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QE2 Sends U.S. Interest Rates Higher

Interest-Rates / US Interest Rates Oct 29, 2010 - 07:57 AM GMT

By: Mike_Larson


Best Financial Markets Analysis ArticleSo if the latest reporting is to be believed, QE2 is a fait accompli.

The Wall Street Journal on Wednesday said the Federal Reserve plans to purchase “a few hundred billion dollars” worth of Treasuries over a period of “several months.” The Fed will stick largely with Treasury notes, rather than bills or bonds, with the lion’s share of the buying focused on securities with maturities between two and ten years.

The Fed’s goal? According to the Journal, “to drive up the prices of long-term bonds, which in turn would push down long-term interest rates.”

Here’s the thing, though. Maybe I’m the only one with an Internet connection or an eSignal data feed. But it sure doesn’t look to me like long-term yields are FALLING. Instead, they’ve been RISING — sharply and swiftly.

Take a look at this chart of the 30-year Treasury Bond yield. It has shot up from 3.46 percent in late-August to 4.06 percent earlier this week. That’s a 60-basis point rise in only two months! Long bond futures have shed seven full points in price during that time.

chart QE2 Sends Interest Rates Up. Yes, Up!

In plain English, the bond market is telling Ben Bernanke to take a hike!

Why QE2 Is Having Precisely the OPPOSITE Effect It’s Supposed To

There are a lot of reasons why I think QE2 is a dumb idea. It’s the wrong medicine for what ails the U.S. economy. It’s untested and risky. And most importantly, if QE1 failed to reinflate the specific markets it was targeted at — housing and mortgages — why the heck does anybody think a smaller, less focused QE2 effort will work?

But the recent market action proves things are even WORSE than I feared …

QE2 isn’t just failing to drive rates down. It’s actually doing precisely the OPPOSITE of what the Fed wants — driving rates UP! The yield on the long bond hasn’t been this high in almost three months, while the 10-year yield is climbing fast.

Why is this happening? Because QE2 is torpedoing the U.S. dollar and fanning real inflation fears!

The Fed's monetary policy has pushed the dollar off a cliff while driving commodities up.
The Fed’s monetary policy has pushed the dollar off a cliff while driving commodities up.

The dollar index has plunged as much as 14 percent since June. Meanwhile, crude oil has surged as much as 31 percent … soybeans have climbed up to 32 percent … cotton has skyrocketed 72 percent … corn has jumped 75 percent … and wheat has shot up 85 percent. Gold, silver, copper, and other metals are flying, too.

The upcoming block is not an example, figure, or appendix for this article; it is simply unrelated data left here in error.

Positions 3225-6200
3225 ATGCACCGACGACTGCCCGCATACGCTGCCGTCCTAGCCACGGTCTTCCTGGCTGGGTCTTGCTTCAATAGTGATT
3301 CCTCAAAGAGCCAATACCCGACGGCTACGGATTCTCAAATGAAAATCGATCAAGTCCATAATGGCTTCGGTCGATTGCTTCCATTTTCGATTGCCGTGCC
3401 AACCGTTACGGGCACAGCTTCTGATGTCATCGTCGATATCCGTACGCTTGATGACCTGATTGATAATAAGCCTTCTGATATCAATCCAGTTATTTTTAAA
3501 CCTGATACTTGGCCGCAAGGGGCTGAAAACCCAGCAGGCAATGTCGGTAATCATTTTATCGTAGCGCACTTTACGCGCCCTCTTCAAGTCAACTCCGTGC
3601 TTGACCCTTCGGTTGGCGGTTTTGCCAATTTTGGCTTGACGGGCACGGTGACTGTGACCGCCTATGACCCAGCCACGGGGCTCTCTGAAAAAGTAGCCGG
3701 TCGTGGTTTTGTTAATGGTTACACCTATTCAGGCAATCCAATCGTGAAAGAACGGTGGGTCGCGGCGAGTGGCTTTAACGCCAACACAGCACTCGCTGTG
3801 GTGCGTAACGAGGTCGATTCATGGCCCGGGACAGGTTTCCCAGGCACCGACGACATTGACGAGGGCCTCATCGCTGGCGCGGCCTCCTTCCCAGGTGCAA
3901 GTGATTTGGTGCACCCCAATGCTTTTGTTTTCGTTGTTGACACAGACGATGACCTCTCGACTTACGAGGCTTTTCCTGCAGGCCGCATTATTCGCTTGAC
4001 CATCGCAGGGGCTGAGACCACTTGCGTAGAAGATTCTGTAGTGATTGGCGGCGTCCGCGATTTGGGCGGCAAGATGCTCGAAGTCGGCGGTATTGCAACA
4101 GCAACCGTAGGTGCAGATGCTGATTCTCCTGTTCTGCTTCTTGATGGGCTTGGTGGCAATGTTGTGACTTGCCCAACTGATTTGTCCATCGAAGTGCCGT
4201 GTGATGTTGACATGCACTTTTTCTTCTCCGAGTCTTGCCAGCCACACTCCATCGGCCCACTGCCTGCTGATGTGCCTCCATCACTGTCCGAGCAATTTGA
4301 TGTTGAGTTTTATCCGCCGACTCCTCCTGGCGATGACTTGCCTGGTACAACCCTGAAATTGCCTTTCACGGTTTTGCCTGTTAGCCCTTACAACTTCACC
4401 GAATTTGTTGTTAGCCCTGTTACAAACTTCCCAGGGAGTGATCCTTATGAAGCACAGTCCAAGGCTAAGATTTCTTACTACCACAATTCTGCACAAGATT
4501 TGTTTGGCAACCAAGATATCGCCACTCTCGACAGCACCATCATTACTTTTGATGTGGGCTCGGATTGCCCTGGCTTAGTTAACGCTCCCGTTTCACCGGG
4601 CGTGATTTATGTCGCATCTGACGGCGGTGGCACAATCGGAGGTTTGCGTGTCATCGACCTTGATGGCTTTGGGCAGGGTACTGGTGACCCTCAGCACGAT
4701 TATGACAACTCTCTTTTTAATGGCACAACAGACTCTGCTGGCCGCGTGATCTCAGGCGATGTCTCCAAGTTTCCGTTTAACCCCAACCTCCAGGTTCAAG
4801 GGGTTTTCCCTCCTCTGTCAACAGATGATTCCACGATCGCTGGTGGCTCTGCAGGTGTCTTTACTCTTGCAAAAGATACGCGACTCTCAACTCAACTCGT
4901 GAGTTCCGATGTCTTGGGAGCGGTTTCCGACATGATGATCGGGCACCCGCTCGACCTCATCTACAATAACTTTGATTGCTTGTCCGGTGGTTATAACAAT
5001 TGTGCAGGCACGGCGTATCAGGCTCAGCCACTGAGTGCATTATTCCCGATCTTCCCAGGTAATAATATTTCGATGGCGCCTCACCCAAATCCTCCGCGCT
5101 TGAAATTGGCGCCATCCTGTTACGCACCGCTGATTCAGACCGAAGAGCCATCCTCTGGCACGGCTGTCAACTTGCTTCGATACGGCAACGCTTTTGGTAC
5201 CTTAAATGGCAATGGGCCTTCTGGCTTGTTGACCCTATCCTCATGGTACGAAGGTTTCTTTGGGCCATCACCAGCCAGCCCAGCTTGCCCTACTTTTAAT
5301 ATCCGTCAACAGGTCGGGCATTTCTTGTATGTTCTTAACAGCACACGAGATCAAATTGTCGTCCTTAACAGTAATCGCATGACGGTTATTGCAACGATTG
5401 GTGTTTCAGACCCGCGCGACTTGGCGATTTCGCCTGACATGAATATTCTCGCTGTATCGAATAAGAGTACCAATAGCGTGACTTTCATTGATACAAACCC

In fact, inflation concerns have ramped up so much that Uncle Sam just sold a batch of $10 billion in 5-year Treasury Inflation Protection Securities at a negative interest rate. Yes, you read that right …

Investors bid so aggressively for the TIPS that they bore a coupon interest rate of MINUS 0.55 percent — the first time that has ever happened in U.S. history!

Why would anyone do that? Because the total return on TIPS doesn’t just stem from the fixed coupon yield they pay throughout their lifetime. The principal value of the securities also adjusts along with changes in the Consumer Price Index.

Bond investors were willing to accept a negative yield now because they believe future inflation will ramp up. That would drive the ultimate return they earn over the life of the securities high enough to compensate for the negative initial yield.

Unintended Consequences, Take Three

As inflation takes hold, shoppers will be forced to struggle with soaring prices on everyday necessities.
As inflation takes hold, shoppers will be forced to struggle with soaring prices on everyday necessities.

My conclusion? Once again, a recklessly easy monetary policy put in place by the Fed is having painful, unintended consequences …

We saw this in the late 1990s, when easy Fed money helped inflate the tech stock bubble. We saw this in the early 2000s, when easy Fed money helped inflate the housing bubble. And now, we’re seeing it again.

The Fed’s policy is NOT creating jobs. It’s NOT leading to a huge new boom in the economy. But it IS jacking up prices on a wide range of commodities and crushing the dollar, making it more expensive for companies and consumers to earn a living and pay their bills.

I wish we could just vote Bernanke out of office before he wrecks the economy again. But we can’t. All we can do as investors is take steps to protect ourselves from the Fed’s lunacy.

When it comes to your fixed income portfolio and your interest rate strategy, that means keeping the maturity on your bonds short.

You can also hedge yourself against declines in the price of long-term bonds using tools such as inverse exchange traded funds (ETFs). Looking for more specific details? Then check out Safe Money Report.

Until next time,


This investment news is brought to you by Money and Markets. Money and Markets is a free daily investment newsletter from Martin D. Weiss and Weiss Research analysts offering the latest investing news and financial insights for the stock market, including tips and advice on investing in gold, energy and oil. Dr. Weiss is a leader in the fields of investing, interest rates, financial safety and economic forecasting. To view archives or subscribe, visit

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